12. Instruction Fetch • Instruction Fetch Circuit • Fetch instruction from memory • Calculate address of next instruction • Repeat ProgramMemory inst 32 32 2 00 +4 PC

  13. Arithmetic Instructions 00000001000001100010000000100110 R-Type

  14. Arithmetic and Logic Prog. Mem Reg.File inst ALU 5 5 5 +4 PC control

  15. Example Programs • r4 = (r1 + r2) | r3 • r8 = 4*r3 + r4 – 1 • r9 = 9

  16. + speed + reliability – hand crank Instruction fetch + decode + ALU = Babbage’s engine

  17. Arithmetic Instructions: Shift 00000000000001000100000110000011 R-Type ex: r5 = r3 * 8

  18. Shift Prog. Mem Reg.File inst ALU 5 5 5 PC +4 control shamt

  19. Arithmetic Instructions: Immediates 00100100101001010000000000000101 I-Type ex: r9 = -1 ex: r9 = 65535 ex: r5 += 5

  20. Immediates Prog. Mem Reg.File inst ALU 5 5 5 PC control control +4 imm extend shamt

  21. Arithmetic Instructions: Immediates 00111100000001010000000000000101 I-Type ex: r5 = 0xdeadbeef

  22. Immediates Prog. Mem Reg.File inst ALU 5 5 5 PC control control +4 16 imm extend shamt

  23. MIPS Instruction Types • Arithmetic/Logical • R-type: result and two source registers, shift amount • I-type: 16-bit immediate with sign/zero extension • Memory Access • load/store between registers and memory • word, half-word and byte operations • Control flow • conditional branches: pc-relative addresses • jumps: fixed offsets, register absolute

  24. Memory Instructions 10100100101000010000000000000010 I-Type base + offset addressing signedoffsets

  25. Memory Operations Prog. Mem Reg.File inst ALU addr 5 5 5 PC Data Mem control +4 imm ext

  26. Example • int h, A[]; • A[12] = h + A[8];

  27. Memory Layout • Examples: • # r5 contains 0x5sb r5, 2(r0)lb r6, 2(r0)sw r5, 8(r0)lb r7, 8(r0)lb r8, 11(r0)

  28. Endianness • Endianness: Ordering of bytes within a memory word Little Endian = least significant part first (MIPS, x86) as 4 bytes as 2 halfwords as 1 word Big Endian = most significant part first (MIPS, networks) as 4 bytes as 2 halfwords as 1 word

  29. Control Flow: Absolute Jump 00001010100001001000011000000011 • Absolute addressing for jumps • Jump from 0x30000000 to 0x20000000? NO Reverse? NO • But: Jumps from 0x2FFFFFFF to 0x3xxxxxxx are possible, but not reverse • Trade-off: out-of-region jumps vs. 32-bit instruction encoding • MIPS Quirk: • jump targets computed using already incrementedPC J-Type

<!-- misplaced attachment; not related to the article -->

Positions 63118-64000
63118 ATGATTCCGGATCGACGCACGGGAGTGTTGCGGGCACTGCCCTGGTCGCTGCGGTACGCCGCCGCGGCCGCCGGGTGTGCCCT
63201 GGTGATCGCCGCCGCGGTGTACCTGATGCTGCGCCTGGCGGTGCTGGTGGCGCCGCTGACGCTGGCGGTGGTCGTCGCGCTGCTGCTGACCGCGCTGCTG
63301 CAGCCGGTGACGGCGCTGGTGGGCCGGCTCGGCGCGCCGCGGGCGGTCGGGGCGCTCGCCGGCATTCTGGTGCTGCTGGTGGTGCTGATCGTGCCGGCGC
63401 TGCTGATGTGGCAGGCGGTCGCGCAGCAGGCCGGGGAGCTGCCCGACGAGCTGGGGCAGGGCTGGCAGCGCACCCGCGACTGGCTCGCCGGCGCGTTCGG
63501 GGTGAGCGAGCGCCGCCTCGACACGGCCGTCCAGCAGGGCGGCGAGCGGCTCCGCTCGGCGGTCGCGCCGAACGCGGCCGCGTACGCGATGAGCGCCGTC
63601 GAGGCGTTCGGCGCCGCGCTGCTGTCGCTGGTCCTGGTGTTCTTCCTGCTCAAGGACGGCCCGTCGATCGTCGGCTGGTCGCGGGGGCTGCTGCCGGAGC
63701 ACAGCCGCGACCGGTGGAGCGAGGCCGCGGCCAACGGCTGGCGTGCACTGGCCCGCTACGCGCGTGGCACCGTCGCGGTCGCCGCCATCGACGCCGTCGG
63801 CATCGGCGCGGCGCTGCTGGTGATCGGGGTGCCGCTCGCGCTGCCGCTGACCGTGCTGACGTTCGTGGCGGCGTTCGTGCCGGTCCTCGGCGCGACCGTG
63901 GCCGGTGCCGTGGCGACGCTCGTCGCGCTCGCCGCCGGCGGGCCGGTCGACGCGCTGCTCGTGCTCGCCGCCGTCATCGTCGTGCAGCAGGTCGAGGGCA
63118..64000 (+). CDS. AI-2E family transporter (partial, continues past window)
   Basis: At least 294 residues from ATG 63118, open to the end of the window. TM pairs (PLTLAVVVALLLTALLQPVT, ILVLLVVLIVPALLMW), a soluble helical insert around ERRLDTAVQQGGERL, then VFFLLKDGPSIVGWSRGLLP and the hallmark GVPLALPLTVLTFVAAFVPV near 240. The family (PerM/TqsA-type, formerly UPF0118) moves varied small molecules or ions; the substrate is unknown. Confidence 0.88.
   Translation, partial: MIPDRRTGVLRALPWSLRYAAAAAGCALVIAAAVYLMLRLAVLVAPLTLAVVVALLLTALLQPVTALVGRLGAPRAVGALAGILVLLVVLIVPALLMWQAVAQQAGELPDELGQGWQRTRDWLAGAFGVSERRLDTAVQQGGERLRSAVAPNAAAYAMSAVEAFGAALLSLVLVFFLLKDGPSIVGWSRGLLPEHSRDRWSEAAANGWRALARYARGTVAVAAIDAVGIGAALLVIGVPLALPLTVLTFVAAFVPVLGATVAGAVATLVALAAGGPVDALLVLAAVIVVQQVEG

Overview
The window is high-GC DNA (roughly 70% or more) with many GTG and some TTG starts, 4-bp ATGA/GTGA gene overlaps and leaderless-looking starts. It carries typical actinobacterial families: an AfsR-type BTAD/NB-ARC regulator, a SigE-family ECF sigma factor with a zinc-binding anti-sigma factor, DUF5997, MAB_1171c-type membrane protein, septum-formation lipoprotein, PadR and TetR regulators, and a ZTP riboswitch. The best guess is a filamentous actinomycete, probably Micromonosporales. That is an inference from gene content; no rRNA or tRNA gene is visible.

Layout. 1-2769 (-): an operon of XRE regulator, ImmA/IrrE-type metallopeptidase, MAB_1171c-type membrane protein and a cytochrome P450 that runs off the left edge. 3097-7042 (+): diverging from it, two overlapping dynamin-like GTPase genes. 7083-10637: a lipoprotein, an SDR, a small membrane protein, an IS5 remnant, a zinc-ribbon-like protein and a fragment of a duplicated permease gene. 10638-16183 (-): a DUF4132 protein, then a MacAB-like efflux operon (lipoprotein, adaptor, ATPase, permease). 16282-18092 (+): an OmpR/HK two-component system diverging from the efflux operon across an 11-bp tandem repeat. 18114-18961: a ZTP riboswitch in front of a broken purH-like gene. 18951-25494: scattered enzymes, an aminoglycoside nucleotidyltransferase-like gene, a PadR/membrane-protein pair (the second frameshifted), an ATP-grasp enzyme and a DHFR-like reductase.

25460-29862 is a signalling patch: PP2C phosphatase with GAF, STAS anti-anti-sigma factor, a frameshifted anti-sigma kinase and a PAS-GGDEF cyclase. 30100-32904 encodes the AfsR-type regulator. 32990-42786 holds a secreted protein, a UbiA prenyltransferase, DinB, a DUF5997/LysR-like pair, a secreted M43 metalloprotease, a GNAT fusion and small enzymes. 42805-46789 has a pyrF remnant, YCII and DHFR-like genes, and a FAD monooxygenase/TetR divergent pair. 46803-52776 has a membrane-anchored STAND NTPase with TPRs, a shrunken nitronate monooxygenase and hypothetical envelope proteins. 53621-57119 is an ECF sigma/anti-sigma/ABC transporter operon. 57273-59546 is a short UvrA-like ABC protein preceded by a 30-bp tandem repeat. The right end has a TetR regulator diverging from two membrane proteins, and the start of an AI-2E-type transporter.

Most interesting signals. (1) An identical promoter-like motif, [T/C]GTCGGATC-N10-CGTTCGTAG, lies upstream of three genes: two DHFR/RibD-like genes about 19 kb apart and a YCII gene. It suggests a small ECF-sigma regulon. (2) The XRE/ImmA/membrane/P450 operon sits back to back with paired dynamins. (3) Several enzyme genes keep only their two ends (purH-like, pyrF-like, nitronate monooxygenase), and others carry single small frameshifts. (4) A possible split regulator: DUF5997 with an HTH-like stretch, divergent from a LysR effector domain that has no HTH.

30. Absolute Jump Prog. Mem Reg.File inst ALU addr 5 5 5 PC Data Mem control +4 imm ext tgt || long jump? computed jump?

  31. Control Flow: Jump Register 00000000011000000000000000001000 R-Type

  32. Jump Register Prog. Mem Reg.File inst ALU addr 5 5 5 PC Data Mem control +4 imm ext tgt ||

  33. Examples (2) • jump to 0xabcd1234

  34. Examples (2) • jump to 0xabcd1234 • # assume 0 <= r3 <= 1 • if (r3 == 0) jump to 0xdecafe0 • else jump to 0xabcd1234

  35. Examples (2) • jump to 0xabcd1234 • # assume 0 <= r3 <= 1 • if (r3 == 0) jump to 0xdecafe0 • else jump to 0xabcd1234

  36. Control Flow: Branches 00010000101000010000000000000011 I-Type signed offsets

  37. Examples (3) s0 s1 • if (i == j) { i = i * 4; } • else { j = i - j; }

  38. Absolute Jump Prog. Mem Reg.File inst ALU addr 5 5 5 =? PC Data Mem control + +4 offset imm ext tgt || Could have used ALU for branch add Could have used ALU for branch cmp

  39. Absolute Jump Prog. Mem Reg.File inst ALU addr 5 5 5 =? PC Data Mem control + +4 offset imm ext tgt || Could have used ALU for branch add Could have used ALU for branch cmp

  40. Control Flow: More Branches 00000100101000010000000000000010 almost I-Type signed offsets

  41. Absolute Jump Prog. Mem Reg.File inst ALU addr 5 5 5 =? PC Data Mem control + +4 cmp offset imm ext tgt || Could have used ALU for branch cmp

  42. Control Flow: Jump and Link 00001100000001001000011000000010 J-Type

  43. Absolute Jump Prog. Mem Reg.File inst ALU addr 5 5 5 =? PC Data Mem control cmp + +4 +4 offset imm ext tgt || Could have used ALU for link add

  44. Next Time • CPU Performance • Pipelined CPU